Effect of intensive handwashing program on childhood diarrhoea in high risk communities in Pakistan.
The study was conducted among 36 neighbourhoods in urban squatter settlements in Karachi, Pakistan. Field workers visited households weekly for 1 year to provide education to all household members old enough to understand about proper handwashing with soap after defecation and before preparing food, eating, and feeding a child. They used slide shows, videotapes, and pamphlets to illustrate health problems resulting from contaminated hands. In the study 300 households (1,523 children) received antibacterial soap (containing triclorocarban, TCC) and 300 households (1,640 children) received plain soap. The results clearly document the public health benefits of hand washing with soap (i.e., ~50% reduction in the incidences of diarrhoea), although the authors failed to find any difference in efficacy between the antibac and non-antibac soap groups. This was perhaps not surprising, since TCC is not effective against the gram negative and other organisms responsible for most forms of diarrhoea. The antibacterial versus.non-antibacterial comparison was only expected to be significant in relation to efficacy against e.g impetigo. Journal of the American Medical Association 2004, 291, 2547-54.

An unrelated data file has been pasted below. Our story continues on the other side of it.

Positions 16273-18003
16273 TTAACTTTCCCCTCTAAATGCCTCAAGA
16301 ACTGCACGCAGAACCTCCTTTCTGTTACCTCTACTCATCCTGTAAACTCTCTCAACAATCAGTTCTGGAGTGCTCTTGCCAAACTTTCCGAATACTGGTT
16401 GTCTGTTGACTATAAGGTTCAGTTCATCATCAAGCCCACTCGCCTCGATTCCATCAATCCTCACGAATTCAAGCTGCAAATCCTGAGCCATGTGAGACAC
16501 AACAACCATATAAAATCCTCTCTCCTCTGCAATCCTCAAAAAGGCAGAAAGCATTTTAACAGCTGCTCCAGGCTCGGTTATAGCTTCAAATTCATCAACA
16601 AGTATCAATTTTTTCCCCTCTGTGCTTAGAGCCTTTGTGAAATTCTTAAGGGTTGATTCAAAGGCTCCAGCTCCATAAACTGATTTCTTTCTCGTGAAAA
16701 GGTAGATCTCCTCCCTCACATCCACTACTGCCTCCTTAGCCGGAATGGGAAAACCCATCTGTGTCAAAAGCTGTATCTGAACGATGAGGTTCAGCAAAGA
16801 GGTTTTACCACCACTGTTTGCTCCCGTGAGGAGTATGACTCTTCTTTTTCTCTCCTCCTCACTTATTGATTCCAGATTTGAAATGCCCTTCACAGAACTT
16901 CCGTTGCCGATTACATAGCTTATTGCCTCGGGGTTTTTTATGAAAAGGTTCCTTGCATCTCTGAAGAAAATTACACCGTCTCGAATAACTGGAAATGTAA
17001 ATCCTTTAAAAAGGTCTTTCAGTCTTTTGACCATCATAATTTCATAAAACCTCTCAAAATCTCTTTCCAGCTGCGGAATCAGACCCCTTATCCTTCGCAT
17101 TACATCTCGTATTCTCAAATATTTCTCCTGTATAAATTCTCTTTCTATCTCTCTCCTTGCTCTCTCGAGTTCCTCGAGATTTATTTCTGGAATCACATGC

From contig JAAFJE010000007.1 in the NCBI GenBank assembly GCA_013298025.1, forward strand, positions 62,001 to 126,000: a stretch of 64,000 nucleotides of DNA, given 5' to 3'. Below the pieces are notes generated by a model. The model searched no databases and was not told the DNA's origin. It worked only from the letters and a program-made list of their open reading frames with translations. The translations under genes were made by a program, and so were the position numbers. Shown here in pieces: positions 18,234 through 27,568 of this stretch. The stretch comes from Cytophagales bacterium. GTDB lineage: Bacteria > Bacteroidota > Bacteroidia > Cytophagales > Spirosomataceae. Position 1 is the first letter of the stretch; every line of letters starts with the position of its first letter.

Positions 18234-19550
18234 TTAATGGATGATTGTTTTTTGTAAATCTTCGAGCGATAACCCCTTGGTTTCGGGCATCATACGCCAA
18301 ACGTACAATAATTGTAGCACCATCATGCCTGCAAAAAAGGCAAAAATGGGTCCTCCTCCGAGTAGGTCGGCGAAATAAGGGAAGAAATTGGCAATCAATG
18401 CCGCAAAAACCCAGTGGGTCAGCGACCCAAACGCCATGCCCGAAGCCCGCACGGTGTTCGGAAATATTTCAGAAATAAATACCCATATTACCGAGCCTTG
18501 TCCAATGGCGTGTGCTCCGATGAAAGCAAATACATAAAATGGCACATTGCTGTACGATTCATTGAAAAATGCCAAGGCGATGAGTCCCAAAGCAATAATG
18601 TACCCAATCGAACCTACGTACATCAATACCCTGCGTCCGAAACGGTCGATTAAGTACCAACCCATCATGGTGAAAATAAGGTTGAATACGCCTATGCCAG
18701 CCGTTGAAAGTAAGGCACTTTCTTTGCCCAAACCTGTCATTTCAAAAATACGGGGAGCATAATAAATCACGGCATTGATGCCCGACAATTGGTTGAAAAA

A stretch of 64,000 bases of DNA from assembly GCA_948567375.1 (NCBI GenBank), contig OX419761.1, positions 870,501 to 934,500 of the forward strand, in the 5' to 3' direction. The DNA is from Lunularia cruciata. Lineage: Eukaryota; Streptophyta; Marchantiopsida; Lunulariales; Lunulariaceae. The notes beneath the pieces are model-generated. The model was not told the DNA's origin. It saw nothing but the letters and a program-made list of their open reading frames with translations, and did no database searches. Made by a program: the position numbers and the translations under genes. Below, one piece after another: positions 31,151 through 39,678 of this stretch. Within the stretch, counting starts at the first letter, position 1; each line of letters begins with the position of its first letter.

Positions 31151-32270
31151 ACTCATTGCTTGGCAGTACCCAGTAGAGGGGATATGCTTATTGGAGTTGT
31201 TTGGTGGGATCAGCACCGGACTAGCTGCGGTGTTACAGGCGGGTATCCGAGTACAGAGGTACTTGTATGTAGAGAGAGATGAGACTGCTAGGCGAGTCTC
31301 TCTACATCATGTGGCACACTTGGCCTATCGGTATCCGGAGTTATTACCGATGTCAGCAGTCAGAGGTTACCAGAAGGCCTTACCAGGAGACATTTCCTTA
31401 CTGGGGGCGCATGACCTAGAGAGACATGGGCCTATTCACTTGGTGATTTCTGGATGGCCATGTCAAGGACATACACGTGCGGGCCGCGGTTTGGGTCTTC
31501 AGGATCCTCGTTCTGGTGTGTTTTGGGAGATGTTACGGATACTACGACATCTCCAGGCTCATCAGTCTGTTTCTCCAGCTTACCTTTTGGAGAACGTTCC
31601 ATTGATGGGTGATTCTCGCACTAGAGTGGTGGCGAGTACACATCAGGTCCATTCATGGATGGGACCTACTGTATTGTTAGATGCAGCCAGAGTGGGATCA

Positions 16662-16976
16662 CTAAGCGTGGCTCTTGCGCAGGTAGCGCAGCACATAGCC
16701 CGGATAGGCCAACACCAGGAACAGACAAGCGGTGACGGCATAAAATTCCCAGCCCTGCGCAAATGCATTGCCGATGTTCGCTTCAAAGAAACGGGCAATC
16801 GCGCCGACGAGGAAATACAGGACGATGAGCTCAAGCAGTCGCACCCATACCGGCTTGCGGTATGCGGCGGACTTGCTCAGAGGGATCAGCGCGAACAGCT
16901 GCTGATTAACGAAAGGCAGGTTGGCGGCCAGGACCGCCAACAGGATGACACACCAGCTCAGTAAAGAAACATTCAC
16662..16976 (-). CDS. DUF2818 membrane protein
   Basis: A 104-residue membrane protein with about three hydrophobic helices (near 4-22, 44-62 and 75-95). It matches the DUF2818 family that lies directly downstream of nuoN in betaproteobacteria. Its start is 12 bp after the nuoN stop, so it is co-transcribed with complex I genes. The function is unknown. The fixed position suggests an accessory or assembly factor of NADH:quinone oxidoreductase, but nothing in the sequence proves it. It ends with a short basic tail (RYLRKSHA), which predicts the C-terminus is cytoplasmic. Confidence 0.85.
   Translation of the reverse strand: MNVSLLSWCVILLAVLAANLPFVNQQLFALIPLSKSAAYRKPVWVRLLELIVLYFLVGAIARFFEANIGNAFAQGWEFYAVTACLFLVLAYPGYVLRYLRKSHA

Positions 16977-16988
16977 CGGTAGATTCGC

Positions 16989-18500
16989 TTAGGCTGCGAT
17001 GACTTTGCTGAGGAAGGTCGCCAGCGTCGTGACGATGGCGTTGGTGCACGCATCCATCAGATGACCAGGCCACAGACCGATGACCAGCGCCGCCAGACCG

Publication Type: Journal article
Publisher: Journal of American Medical Association